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Last Updated: Monday, 16 August, 2004, 12:52 GMT 13:52 UK
Q&A: Burundi massacre
Refugees weeping at the sight of a relative killed
The refugees were escaping violence in the DR Congo
More than 150 refugees, mostly women and children, are being buried in mass graves in Burundi.

They are mostly ethnic Tutsis who fled neighbouring Democratic Republic of Congo in June. The Burundi authorities accuse armed groups from Burundi, Rwanda and DR Congo of being behind the killings.

BBC News Online looks at the background to the killings and the links between the conflicts in the three countries.

Who killed the refugees?

A Burundi rebel group - the National Liberation Forces (FNL) - has admitted responsibility. It says the Gatumba refugee camp was being used by armed Tutsi groups to attack its mostly Hutu forces.

The FNL says it carried out the attacks alone but the Burundi authorities have also accused the Rwandan Interahamwe and the Congolese Mai-Mai militias of involvement.

The Interahamwe are the remnants of those who carried out the 1994 genocide in Rwanda, in which some 800,000 ethnic Tutsis and moderate Hutus were killed. After the genocide, they fled to DR Congo, where they have been hiding ever since.

Leaflets were found in the camp, warning refugees to leave or face attacks by a coalition of Burundian, Rwandan and Congolese factions seeking "to fight the Tutsi colonisation in the region".

In the decade since the Rwandan genocide, Hutu rebels from Burundi and Rwanda have sometimes worked together, from their bases in DR Congo, along with armed Congolese factions.

Who are the refugees?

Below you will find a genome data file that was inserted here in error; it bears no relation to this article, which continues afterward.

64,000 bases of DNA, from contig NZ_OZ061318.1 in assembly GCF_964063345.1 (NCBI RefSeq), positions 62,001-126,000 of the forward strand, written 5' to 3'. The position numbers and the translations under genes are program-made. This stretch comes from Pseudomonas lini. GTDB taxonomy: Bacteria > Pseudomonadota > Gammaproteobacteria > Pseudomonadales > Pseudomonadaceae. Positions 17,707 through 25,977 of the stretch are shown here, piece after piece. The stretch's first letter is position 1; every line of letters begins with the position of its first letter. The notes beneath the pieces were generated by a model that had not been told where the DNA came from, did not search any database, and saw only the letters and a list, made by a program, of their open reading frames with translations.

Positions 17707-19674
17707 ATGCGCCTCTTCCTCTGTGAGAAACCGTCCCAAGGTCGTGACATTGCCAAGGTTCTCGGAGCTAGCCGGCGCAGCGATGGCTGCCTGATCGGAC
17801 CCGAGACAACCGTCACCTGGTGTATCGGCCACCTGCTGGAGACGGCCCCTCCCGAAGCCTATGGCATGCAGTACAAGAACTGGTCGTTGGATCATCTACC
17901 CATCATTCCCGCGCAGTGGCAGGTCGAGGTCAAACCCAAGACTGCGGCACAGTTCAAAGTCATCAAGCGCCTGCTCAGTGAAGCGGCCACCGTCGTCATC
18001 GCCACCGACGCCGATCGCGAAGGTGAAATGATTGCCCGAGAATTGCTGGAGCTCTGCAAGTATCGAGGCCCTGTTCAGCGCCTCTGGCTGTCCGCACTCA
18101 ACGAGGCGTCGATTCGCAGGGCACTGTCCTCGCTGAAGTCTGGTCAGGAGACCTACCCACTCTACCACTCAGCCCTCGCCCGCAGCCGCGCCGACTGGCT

They are mostly Congolese Tutsis, called the Banyamulenge, who fled DR Congo after fighting in June between Tutsi rebels and the regular army around the town of Bukavu.

Coffins are prepared for the burial
The victims are being buried in mass graves
Tens of thousands fled after Tutsi General Laurent Nkunda withdrew from Bukavu, fearing reprisals.

What is the link between the three countries?

Tutsi minorities have dominated both Burundi and Rwanda since pre-colonial times.

The Hutu majorities in both countries have been fighting for a greater share of power and wealth and bitter conflicts have followed.

There have been periodic massacres for generations and the Banyamulenge are descended from Tutsis who fled previous conflicts in Rwanda.

Rwanda and Burundi have both sent troops into DR Congo to hunt down the rebel groups based there and have accused previous Congolese governments of supporting them.

This led to a five-year conflict in DR Congo, which drew in at least six African countries.

Why does it matter?

At least three million people died in the DR Congo conflict, dubbed "Africa's first world war".

A deal was signed to end this war in 2002 but this year's fighting around Bukavu showed that tensions remain high.

Following the massacre, Rwanda has warned that it could again send troops into DR Congo, to disarm the Hutu militias.

This raises the prospect of a return to hostilities across much of central Africa.

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